The soft tissue or 'meat' of a 70 million year old T-rex was recovered in Montana. This is remarkable as it represents the first known discovery of ephemeral dinosaur tissue in history.
In an instant, we have a snapshot into the Jurassic period. I suppose Michael Crichton was right. The implications of the finding are incredible:
(1) what can we learn about dinosaur DNA?
(2) we can compare tissue to birds and lizards
(3) we could, theoreticaly, learn to 'clone' such tissue
You can read more about the research here
But for now, here are some of the more interesting parts:
Brooks Hanson, a deputy editor of Science, noted that there are few examples of soft tissues, except for leaves or petrified wood, that are preserved as fossils, just as there are few discoveries of insects in amber or humans and mammoths in peat or ice.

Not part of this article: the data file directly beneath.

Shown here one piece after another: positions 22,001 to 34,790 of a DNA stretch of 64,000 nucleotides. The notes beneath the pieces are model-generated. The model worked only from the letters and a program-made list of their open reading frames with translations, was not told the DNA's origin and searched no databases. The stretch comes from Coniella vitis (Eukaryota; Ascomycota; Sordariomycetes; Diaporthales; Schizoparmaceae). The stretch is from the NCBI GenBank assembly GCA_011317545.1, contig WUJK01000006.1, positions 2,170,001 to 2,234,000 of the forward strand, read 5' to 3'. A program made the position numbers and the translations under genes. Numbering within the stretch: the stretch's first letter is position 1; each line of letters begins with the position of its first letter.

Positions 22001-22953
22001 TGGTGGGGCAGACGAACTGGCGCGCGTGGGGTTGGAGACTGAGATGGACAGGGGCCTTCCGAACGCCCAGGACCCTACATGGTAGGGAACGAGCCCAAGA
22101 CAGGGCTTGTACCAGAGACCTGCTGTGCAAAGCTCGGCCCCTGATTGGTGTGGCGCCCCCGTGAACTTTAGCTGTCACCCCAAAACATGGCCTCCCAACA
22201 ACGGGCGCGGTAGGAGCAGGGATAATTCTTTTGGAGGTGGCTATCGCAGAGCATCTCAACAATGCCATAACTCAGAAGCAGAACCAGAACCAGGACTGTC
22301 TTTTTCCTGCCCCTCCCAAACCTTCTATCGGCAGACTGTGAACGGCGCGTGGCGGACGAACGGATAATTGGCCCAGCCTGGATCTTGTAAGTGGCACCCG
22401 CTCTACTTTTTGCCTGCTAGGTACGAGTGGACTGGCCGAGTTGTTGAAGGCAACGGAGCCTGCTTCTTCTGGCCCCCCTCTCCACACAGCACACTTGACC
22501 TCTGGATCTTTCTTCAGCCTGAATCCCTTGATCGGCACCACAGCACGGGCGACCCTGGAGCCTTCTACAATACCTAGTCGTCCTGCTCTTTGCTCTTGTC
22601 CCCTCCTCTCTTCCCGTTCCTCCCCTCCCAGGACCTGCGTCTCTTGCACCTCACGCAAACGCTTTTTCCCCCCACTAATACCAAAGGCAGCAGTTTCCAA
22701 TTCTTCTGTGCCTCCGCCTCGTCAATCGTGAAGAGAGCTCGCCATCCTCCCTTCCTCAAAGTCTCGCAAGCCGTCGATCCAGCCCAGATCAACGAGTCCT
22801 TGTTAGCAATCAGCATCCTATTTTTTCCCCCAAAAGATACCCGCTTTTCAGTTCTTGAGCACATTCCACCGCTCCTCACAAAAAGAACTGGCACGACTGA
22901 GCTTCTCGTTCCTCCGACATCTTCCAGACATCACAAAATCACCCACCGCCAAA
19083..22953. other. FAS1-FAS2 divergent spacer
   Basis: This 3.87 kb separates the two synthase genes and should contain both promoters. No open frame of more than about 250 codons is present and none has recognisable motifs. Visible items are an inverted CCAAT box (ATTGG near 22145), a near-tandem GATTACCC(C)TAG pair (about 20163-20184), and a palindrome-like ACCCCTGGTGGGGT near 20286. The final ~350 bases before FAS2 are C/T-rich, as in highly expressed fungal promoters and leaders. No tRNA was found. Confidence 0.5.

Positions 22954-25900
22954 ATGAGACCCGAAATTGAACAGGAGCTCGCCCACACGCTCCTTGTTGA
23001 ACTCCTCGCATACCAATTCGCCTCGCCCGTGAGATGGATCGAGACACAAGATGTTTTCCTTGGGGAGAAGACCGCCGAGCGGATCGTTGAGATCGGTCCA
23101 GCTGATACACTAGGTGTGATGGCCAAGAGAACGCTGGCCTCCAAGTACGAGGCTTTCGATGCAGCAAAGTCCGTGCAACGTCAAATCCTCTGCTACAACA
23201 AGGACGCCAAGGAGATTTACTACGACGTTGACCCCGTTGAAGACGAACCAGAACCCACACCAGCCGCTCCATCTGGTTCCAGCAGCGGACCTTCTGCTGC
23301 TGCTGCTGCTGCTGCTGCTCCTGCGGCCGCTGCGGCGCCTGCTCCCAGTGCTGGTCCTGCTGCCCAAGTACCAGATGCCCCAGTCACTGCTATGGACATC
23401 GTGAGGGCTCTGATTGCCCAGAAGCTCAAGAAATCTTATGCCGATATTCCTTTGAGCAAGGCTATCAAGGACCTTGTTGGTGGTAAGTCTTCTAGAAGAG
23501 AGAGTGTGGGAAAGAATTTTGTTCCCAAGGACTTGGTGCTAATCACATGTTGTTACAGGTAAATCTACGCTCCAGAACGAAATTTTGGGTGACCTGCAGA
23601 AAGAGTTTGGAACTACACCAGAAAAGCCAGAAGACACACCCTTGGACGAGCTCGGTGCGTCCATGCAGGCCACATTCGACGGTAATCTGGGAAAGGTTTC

Soft tissues are rare in older finds. "That's why in a 70-million-year-old fossil it is so interesting," he said.
Matthew Carrano, curator of dinosaurs at the Smithsonian's National Museum of Natural History, said the discovery was "pretty exciting stuff."
"You are actually getting into the small-scale biology of the animal, which is something we rarely get the opportunity to look at," said Carrano, who was not part of the research team.
In addition, he said, it is a huge opportunity to learn more about how fossils are made, a process that is not fully understood.
Richard A. Hengst of Purdue University said the finding "opens the door for research into the protein structure of ancient organisms, if nothing else. While we think that nature is conservative in how things are built, this gives scientists an opportunity to observe this at the chemical and cellular level." Hengst was not part of the research team.
John R. Horner of the Museum of the Rockies at Montana State University, said the discovery is "a fantastic specimen," but probably is not unique. Other researchers might find similarly preserved soft tissues if they split open the bones in their collections, said Horner, a co-author of the paper.
Most museums, he said, prefer to keep their specimens intact.
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